So, I wasn't expecting this, but there it is. One of the wells on that pad reported an IP.
  • 21129, 777, Hess, EN-Riersgard-156-93-1718H-1 (this link is broken; Teegue could not stand all the nonsense on flaring). Alger, Bakken, s9/11; t2/12; F; cum 65K 8/12; 4 section spacing; a Three Forks well; frack data to be provided later, according to Hess. Trivia: boy, these guys are good: they reached total depth in 20 days. At total depth, the bit was 1.7 feet below the ideal target total vertical depth (TVD) of 10,305.65 feet, according to the file report.
Chronologically, this is the lowest numbered well of the six wells. Geographically it is the northernmost of the six wells. The six wells:
  • 21129, 777, Hess, EN-Riersgard-156-93-1718H-1 (this link is broken; Teegue could not stand all the nonsene on flaring). Alger, Bakken, s9/11; t2/12; F; cum 71K 9/12; 
  • 21130, 739, Hess, EN-State C-156-93-1615H-1; t2/12; cum 53K 9/12;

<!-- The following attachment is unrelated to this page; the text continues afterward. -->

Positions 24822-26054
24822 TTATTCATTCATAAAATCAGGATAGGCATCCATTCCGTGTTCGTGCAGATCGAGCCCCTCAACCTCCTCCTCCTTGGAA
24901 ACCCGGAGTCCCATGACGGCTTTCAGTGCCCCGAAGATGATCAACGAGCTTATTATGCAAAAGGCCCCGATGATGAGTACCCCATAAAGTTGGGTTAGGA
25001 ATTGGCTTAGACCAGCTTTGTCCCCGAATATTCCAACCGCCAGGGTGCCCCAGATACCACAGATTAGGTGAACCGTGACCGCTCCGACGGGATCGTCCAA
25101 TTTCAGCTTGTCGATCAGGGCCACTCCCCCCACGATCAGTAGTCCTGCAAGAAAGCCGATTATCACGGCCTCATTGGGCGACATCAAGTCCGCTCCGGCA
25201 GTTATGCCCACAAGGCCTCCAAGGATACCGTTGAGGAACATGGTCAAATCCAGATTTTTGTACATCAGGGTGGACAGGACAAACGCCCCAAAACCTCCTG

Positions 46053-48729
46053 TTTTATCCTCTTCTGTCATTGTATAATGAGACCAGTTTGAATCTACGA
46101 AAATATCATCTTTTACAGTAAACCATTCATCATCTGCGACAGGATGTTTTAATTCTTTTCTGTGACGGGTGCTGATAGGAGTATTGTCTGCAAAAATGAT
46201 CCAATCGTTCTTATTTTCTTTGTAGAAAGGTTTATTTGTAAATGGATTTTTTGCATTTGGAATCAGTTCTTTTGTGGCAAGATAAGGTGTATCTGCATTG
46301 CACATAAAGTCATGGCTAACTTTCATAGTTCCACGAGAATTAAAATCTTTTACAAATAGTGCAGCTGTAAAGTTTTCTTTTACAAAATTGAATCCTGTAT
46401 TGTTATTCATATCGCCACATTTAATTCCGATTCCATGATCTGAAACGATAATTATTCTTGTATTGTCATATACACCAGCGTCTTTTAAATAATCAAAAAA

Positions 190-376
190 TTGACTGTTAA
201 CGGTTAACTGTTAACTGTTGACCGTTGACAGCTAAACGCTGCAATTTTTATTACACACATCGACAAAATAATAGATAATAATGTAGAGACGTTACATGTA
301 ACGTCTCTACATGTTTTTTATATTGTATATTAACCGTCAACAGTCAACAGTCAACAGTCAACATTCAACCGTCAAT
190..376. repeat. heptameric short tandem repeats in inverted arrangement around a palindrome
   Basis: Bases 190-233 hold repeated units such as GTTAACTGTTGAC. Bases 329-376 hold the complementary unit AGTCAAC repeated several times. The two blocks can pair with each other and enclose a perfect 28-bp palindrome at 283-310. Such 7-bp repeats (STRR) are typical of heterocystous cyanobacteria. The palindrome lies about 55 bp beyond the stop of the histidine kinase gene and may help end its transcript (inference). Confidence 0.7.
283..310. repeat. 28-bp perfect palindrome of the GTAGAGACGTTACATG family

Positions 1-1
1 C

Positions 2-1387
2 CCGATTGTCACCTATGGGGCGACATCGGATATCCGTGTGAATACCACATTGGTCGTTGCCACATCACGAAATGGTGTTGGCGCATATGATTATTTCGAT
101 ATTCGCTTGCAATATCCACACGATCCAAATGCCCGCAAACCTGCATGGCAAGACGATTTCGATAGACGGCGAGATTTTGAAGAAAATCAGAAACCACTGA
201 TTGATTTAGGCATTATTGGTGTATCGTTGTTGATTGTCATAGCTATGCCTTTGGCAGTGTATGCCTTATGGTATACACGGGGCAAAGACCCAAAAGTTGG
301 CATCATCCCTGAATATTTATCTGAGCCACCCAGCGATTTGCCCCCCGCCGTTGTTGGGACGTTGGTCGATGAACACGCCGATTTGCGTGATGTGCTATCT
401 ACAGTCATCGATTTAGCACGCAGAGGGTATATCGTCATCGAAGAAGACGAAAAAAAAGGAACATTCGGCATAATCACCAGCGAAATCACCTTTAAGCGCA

• 21131, 705, Hess, EN-Riersgard-156-93-1718H-2, t4/12; cum 86K 9/12;
  • 21132, 372, Hess, EN-State C-156-93-1615H-2; t4/12; cum 38K 9/12; 
  • 21133, 540, Hess, EN-Riersgard-156-93-1718H-3; t4/12; cum 61K 9/12;  
  • 21134, 456, EN-State C-156-93-1615H-3; t4/12; cum 40K 9/12; 
Cool. So, are these the first six of a 12-well pad? A $100 million pad? On 2,560-acre spacing one would expect more than six wells. The four sections (15, 17, 17, and 18) run west-east. The wells are typical long laterals. The spacing means that an individual owning mineral rights in section 15 will participate in royalties from the horizontal running through sections 17 and 18 even though he/she will hold no acres in either of those two sections.